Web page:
Series Finale



Scene Title Series Finale
Synopsis The Advocate airs what Brad believes will be its swan song.
Date November 10, 2011

Studio K

The Advocate looks vastly different than it has in its recent airing. After a months long hiatus, the fall premiere of the show boasts a different format — one akin to those Kristen and Russo had opted for whenever something had gone vastly wrong in New York. The picture pans to the host sitting behind his desk; a position he rarely takes when addressing the situation at large.

The theme music for the Advocate plays and Brad manages a faint curl of his lips. “Good evening folks, this is the Advocate and I’m Bradley Russo. We’re filming from New York City, and unlike normal, we have no live studio audience tonight.” He glances to where one would be, but his chin drops towards his chest with a kind of silent masochism that he lets hang in the air.

“As I’m sure rumours have spread over the last few months, I’d like to start this episode, one that is very important to me as journalist, on a personal note. As many of you have heard, I did a recent stint in rehab for alcoholism.” Brad manages a ghost of a smile, “This wasn’t my first, and likely won’t be my last. Deeply personal loss sent me into a tailspin. That said,” his throat clears, “my time in rehab was short-lived. The last six months have been spent fact-checking the story I aim to share tonight.”

But he’s still not there yet. “But before I share it, I’m going to be frank with all of you viewers. I know that in the coming days, following this episode, many will try to besmirch my name.” He manages a flash of his teeth into a charming smile. “As of now, I’ve already admitted to an ongoing alcohol addiction. I am SLC-Expressive. I’m a New Yorker, so, of course, I’ve seen a shrink,” his sense of humour will not be suppressed. “Despite that, I have no known mental illness, have never had any delusions, and was never medicated for anything to that end.”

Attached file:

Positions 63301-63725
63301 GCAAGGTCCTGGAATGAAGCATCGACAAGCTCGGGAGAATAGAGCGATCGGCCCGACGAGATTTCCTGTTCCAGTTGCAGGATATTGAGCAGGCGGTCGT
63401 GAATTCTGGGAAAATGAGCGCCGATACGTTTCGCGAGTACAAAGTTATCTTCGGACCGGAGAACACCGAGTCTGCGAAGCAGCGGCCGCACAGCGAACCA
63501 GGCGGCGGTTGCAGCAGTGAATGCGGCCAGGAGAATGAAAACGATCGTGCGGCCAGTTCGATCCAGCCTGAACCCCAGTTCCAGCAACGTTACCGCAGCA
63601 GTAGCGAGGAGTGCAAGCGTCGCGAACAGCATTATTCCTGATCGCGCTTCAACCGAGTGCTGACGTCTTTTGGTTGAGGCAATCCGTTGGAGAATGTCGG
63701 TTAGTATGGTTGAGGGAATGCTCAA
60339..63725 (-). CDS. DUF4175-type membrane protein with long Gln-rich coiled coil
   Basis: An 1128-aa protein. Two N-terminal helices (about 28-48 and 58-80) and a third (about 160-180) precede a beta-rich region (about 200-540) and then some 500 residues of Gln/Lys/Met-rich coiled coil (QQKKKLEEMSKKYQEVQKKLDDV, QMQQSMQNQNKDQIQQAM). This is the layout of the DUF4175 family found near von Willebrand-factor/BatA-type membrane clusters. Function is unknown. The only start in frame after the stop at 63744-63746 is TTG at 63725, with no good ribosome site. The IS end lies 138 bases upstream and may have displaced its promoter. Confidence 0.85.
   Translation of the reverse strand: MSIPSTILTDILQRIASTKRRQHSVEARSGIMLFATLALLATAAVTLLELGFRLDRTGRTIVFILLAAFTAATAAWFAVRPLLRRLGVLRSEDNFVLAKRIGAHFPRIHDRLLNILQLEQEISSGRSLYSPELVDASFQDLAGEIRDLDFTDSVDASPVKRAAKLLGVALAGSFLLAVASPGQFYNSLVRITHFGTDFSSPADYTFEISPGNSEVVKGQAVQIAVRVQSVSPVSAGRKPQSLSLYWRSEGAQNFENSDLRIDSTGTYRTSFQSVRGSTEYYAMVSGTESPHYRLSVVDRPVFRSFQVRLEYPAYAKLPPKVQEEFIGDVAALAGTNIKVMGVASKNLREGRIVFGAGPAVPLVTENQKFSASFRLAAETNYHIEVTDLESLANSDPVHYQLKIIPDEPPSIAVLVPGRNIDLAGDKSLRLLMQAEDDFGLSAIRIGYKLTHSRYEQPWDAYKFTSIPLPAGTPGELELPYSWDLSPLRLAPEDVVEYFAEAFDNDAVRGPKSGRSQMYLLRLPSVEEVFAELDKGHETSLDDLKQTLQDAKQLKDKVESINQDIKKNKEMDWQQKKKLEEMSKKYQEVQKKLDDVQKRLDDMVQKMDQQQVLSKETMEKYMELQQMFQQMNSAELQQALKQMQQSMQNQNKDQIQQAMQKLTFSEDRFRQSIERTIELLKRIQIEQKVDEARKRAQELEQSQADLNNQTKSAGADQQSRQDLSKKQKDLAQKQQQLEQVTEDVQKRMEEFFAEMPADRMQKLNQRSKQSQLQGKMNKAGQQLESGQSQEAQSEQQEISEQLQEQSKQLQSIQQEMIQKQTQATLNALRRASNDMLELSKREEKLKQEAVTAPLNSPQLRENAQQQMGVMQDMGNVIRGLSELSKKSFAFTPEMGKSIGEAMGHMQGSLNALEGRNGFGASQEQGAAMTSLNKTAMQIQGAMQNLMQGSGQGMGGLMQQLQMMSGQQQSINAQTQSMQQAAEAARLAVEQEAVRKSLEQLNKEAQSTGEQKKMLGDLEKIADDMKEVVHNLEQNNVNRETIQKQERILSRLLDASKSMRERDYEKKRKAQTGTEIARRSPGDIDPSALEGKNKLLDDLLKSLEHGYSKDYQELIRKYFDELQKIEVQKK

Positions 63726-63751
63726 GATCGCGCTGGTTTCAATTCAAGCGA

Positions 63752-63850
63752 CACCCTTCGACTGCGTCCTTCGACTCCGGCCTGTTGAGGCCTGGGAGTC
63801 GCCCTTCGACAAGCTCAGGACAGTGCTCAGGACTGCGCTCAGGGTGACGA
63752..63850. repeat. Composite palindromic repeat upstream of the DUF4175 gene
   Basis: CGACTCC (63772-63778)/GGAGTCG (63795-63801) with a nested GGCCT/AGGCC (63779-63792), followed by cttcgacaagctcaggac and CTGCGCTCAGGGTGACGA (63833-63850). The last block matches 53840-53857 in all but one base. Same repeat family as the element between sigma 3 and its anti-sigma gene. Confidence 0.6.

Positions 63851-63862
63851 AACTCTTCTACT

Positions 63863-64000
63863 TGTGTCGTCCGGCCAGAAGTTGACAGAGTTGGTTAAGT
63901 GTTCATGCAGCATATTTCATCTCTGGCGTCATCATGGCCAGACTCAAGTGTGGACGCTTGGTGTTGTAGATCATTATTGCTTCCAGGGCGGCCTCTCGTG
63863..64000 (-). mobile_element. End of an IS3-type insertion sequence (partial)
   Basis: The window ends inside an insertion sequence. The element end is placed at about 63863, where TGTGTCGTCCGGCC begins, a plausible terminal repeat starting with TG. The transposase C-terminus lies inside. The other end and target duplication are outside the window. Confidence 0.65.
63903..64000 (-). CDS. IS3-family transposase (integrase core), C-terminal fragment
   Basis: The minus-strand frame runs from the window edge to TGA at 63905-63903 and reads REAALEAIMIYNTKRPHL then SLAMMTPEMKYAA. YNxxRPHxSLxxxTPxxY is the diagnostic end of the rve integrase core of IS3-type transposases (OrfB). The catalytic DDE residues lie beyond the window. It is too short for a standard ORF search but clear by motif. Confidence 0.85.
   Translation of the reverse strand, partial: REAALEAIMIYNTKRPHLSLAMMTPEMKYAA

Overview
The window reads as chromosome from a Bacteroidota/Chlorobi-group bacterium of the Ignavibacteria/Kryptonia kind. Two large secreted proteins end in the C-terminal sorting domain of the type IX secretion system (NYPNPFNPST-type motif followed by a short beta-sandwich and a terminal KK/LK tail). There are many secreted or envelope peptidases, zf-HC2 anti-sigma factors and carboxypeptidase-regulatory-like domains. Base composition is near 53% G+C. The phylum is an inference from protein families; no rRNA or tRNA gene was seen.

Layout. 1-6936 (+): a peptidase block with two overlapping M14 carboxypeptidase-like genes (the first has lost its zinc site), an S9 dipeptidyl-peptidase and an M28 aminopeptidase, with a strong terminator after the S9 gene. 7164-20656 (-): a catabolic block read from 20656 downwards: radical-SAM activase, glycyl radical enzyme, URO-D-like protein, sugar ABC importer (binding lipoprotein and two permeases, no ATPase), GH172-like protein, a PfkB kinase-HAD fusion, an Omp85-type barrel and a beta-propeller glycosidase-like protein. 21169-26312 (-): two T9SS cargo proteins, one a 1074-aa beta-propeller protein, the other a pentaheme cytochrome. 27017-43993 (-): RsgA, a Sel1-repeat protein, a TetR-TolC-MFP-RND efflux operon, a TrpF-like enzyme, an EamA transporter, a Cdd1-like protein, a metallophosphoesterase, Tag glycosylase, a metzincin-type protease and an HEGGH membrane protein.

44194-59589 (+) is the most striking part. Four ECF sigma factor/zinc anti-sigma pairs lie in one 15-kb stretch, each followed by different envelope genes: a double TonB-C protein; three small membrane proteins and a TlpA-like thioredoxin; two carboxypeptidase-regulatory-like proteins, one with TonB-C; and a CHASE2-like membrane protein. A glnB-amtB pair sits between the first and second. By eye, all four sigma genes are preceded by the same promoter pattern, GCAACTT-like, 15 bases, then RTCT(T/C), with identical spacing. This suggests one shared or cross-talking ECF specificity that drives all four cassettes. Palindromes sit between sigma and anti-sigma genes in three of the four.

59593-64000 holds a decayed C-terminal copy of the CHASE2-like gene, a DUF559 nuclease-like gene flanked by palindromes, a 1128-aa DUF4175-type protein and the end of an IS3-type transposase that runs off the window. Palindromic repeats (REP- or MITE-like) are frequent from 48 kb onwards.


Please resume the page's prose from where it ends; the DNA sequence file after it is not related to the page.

Blue eyes train on the screen to better engage the viewers. “But this story isn’t about me. It’s about you. For years this country has fostered a sense of fear about its own citizens. It’s ramped up measures that have claimed to mitigate tensions while simultaneously creating them. It’s separated, segregated, and imprisoned people who have committed no crimes. This story is about how our government did that.”

“The interview we’re airing tonight was actually conducted in April. Following my discussion with two different people, I felt it prudent to fact check and verify all of the information featured here. I spent ample time underground doing just that to ensure we had no interference. While I know that not all of this evidence can be readily provided, in the coming weeks, publications across this country will be featuring stories based on this concrete evidence. Because ultimately, you are the subject of this story because you are the only one who can do anything about it.”

“And now, without further adieu, this is the interview.”

The video plays from April, in its entirety — completely unedited, even with Russo’s note that he’d have to edit it.

Once the video is complete, the screen switches back to Brad’s desk. “Our government conspires against us. We don’t know why. But let me be clear, laws that confine citizens and prevent movement, that lock up the innocent, and that negate people who cause no harm, are laws to be resisted. And that is why you are the only one that can change them. Governments create fear because they manage the propaganda machine. But let me be clear: People should not be afraid of their governments, governments should be afraid of their people.”